Companies

Vodafone to train 10 m people across 18 countries by 2022

Our Bureau Mumbai | Updated on March 20, 2018 Published on March 20, 2018

Sunil Sood, MD and CEO, Vodafone India   -  BUSINESS LINE

5 million of them will be from India

British telecom major Vodafone has launched a global job programme to provide career guidance and access to training content in digital economy for up to 10 million young people across 18 countries by 2022.

Under the programme — ‘What will you be?’ — the company intends to train nearly 5 million, or half of the total, in India.

The digital skills and jobs initiative is the largest of its kind in the world, the company said in a statement.

Digital India

“India has one of the youngest populations in the world. The vision of Digital India, to which we are all committed, requires an abundance of digital skills and new learnings. Over time, every workplace will go digital, creating new roles and accelerating the demand for a wide range of specialist technology skills relevant for a digital economy,” said Sunil Sood, Managing Director and Chief Executive Officer of Vodafone India.

“With this programme, we want to prepare 5 million young people across India to be future-fit for workplaces of the new world,” he added.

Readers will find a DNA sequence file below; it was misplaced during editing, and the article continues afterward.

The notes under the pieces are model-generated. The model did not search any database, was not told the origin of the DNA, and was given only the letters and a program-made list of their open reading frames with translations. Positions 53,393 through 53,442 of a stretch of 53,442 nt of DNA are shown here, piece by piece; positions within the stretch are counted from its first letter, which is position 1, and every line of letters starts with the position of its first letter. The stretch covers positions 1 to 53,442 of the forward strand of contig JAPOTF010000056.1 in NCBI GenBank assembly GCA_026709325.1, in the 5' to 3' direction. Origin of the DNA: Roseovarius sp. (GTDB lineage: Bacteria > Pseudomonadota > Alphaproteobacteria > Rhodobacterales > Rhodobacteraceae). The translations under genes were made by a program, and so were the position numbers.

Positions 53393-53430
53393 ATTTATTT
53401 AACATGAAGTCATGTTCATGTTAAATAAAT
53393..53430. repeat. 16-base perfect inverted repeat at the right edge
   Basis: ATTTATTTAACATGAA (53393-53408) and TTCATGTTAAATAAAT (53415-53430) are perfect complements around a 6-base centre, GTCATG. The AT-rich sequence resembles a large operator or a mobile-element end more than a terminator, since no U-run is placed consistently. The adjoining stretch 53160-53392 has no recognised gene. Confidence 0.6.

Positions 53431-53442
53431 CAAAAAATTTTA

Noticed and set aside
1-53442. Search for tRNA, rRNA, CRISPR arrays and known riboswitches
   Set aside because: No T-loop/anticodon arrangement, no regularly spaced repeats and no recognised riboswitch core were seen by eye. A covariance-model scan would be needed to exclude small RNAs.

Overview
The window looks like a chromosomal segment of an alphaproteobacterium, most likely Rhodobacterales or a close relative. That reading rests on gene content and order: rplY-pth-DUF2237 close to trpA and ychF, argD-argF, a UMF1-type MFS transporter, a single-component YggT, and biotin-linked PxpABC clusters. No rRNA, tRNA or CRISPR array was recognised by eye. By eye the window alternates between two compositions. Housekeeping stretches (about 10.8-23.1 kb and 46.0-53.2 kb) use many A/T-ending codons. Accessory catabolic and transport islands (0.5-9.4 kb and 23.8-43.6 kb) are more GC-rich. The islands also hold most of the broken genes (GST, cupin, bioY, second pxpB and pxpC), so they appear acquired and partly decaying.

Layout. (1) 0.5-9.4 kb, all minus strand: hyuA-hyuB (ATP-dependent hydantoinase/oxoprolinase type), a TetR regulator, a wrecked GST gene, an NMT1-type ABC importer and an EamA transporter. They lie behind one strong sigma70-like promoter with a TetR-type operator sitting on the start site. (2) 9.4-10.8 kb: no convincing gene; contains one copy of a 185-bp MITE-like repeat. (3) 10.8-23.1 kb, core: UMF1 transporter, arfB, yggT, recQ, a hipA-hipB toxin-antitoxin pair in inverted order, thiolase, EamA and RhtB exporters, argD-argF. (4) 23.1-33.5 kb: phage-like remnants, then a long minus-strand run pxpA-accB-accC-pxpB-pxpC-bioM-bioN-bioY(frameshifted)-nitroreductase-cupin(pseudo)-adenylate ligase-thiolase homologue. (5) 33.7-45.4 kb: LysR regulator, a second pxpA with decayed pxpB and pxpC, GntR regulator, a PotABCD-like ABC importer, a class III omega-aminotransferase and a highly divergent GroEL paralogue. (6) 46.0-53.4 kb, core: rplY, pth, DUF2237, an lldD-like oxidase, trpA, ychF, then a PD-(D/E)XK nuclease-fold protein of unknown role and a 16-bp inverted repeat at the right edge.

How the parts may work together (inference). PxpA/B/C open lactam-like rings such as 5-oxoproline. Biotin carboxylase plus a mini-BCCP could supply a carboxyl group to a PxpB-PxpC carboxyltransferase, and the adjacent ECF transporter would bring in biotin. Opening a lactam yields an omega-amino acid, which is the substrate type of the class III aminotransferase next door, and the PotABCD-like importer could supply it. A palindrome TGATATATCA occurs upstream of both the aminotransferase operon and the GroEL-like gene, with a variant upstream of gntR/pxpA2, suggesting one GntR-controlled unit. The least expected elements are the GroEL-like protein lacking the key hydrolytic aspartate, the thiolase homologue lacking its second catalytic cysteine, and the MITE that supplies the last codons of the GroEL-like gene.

Job finder

As part of the initiative, Vodafone has developed an online platform — Future Jobs Finder — to help youth for career guidance, access to relevant trainings and search jobs.

The platform also conducts psychometric tests to identify each applicant’s aptitude and interest, and map them to the appropriate job.

Further, the individual is directed to specific job opportunities in their chosen location. Users can also access several online courses on this platform free-of-cost.

Modern jobs

According to a study commissioned by Vodafone, the top appealing jobs were YouTube Blogger (26 per cent), Internet of Things Product Designer (18 per cent), Cyber Security Specialist (17 per cent) and Robotics Engineer (15 per cent).

While more than half of the youth surveyed preferred modern jobs over traditional jobs, young women also favoured modern jobs as men.

Almost one in five young people feel under-prepared for the digital economy, while more than half said the hardest challenge for their generation is finding a well-paid, permanent job.

Published on March 20, 2018
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